and minimum zooplankton levels of 50 organisms/L. Larvae drift downstream, maturing

into juveniles (Scharpf 2003).

During their first summer, juvenile American shad remain in a nursery area of the

river where they were spawned (Leggett and Whitney 1972). This nursery area is in the

natal stream; downstream from the spawning grounds where the river is tidally influenced

but contains relatively low salinity. Movement of juveniles from the spawning area to

the nursery area is triggered by increasing water temperatures and current (Williams and

Bruger 1972; McBride 2005). Movement from the nursery area to the ocean is triggered

by decreasing water temperatures. After juvenile American shad emigrate to sea, they

spend anywhere from three to six years migrating up and down the Atlantic coast until









eventually returning to their natal river (Limburg et al. 2003; Scharpf 2003). American

shad emigrate from rivers earlier in the north and may occur as late as December in

Florida (Williams and Bruger 1972).

Anadromous fishes such as American shad may play an important role as seasonal

prey item for predatory fish in coastal river systems. Not only do the spawning fish

stimulate primary production (Durbin et al. 1979), but migrating juveniles may provide

cyclic influxes of prey. These influxes may promote higher growth and survival of

predators (Yako et al. 2000). Juvenile anadromous fishes are faced with the survival

challenge of having to pass through a gauntlet of relatively stationary predators (Petersen

and DeAngelis 2000). Therefore, predators may have a large impact on the number of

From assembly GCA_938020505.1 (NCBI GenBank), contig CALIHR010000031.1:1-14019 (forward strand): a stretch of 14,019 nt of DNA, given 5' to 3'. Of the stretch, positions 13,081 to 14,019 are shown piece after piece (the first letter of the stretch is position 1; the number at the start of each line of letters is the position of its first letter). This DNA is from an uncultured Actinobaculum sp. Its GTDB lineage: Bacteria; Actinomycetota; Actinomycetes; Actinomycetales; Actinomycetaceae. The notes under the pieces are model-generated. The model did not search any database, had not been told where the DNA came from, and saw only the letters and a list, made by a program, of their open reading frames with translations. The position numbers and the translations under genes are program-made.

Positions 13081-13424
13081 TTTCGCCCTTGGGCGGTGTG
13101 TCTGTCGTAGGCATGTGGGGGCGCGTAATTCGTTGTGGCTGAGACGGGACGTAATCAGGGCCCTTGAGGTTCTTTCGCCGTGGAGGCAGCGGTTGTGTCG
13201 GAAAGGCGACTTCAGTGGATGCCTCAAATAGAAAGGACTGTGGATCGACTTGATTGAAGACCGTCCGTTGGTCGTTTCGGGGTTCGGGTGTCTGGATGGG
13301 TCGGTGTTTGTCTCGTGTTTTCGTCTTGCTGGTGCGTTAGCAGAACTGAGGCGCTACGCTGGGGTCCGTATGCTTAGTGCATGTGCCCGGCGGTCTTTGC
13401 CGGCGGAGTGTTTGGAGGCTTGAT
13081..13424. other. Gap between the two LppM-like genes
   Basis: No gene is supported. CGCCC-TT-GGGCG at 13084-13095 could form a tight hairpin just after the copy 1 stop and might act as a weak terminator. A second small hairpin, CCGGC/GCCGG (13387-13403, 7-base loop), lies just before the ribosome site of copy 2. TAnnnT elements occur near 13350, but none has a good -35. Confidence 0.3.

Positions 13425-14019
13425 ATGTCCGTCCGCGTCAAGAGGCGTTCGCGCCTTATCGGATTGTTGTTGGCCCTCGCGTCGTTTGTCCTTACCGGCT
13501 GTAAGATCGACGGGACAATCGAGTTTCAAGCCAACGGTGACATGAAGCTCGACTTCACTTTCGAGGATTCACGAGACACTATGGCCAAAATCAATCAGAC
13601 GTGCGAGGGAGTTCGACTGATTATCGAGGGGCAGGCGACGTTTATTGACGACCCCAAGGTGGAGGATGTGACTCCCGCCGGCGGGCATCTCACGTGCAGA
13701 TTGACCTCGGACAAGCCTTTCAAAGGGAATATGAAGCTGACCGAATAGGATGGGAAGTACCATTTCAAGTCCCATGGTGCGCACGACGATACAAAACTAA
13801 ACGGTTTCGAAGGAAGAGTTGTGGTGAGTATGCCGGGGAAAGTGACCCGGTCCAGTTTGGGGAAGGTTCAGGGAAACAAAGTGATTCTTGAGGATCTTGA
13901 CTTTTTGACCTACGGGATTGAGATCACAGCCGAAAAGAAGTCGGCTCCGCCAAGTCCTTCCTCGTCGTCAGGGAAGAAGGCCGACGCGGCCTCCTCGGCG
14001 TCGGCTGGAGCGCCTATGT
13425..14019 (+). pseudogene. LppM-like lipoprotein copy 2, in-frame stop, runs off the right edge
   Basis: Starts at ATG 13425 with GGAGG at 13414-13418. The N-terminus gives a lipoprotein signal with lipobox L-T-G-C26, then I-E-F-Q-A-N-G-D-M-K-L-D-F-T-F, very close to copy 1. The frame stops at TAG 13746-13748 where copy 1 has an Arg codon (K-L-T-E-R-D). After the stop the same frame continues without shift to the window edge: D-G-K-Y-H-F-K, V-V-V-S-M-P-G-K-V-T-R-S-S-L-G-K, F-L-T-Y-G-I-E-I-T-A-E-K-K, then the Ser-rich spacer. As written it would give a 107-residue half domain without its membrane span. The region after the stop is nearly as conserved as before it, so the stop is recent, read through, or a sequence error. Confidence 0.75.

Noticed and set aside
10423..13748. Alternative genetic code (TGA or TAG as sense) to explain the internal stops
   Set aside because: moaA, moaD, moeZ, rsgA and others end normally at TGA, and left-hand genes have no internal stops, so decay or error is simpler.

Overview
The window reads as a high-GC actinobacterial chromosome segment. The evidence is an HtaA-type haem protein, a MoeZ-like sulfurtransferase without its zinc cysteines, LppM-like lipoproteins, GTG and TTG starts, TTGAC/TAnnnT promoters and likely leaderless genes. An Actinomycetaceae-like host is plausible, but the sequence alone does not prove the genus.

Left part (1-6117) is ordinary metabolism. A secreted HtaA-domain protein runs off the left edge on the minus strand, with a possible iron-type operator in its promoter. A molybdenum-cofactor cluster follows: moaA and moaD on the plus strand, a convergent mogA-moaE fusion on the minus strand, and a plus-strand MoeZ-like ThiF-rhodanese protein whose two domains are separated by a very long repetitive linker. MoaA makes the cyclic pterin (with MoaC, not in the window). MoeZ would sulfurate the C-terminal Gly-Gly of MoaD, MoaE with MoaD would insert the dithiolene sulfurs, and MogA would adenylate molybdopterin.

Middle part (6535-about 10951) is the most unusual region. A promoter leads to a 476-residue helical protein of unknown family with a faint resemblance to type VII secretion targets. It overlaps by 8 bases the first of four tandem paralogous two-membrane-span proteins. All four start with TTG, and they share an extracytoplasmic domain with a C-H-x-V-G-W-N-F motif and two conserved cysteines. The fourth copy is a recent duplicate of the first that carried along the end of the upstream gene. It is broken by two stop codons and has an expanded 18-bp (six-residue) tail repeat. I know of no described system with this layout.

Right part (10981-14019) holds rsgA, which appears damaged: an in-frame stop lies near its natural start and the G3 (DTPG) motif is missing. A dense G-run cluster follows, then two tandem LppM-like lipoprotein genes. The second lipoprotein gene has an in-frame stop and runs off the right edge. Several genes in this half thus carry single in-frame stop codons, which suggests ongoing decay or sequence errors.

emigrating juvenile shad in coastal river systems.

Few studies have assessed effects of piscivores on juvenile prey fish in coastal

river systems (Buckel et al. 1999). In many systems, predation may be the main factor

determining community structure (Raborn et al. 2003). Studies have been conducted in

salt ponds or enclosures (Wright et al. 1993), but few have measured the impacts in

natural systems. Diets of juvenile bluefish Pomatomus saltatrix consisted largely of

anadromous fishes (Buckel et al. 1999). Buckel et al. (1999) demonstrated that mortality

of juvenile striped bass Morone saxatilis was most strongly influenced by bluefish

predation.

Many studies have evaluated effects of predator mortality on the anadromous

salmonids of the United States' Pacific coast. Predation plays an important role in

juvenile mortality rates for anadromous salmonids (Ricker 1941). Parker (1968) found

that up to 85% of a year class of juvenile salmonids may be consumed by predators on









their way to the Pacific. Beamesderfer et al. (1990) determined that at John Day

Reservoir, Columbia River, British Columbia, northern squawfish Ptychocheilus

oregonensis consumed 1.7 million salmonids annually. At the same reservoir, Rieman et

al. (1991) found that the number of deaths from all predators totaled 2.7 million juvenile

salmonids annually. The high predation rates seen for juvenile salmonids in this

reservoir may be high due a large population of predators and the amount of time

juveniles remain in the reservoir before moving down river (Beamesderfer et al. 1990).

Predation during the seaward migration may greatly reduce each year's cohort, but the

seasonal influx of prey is likely to be highly beneficial to predators (Durbin et al. 1979).

Anadromous fishes may encourage higher survival and growth rates for predators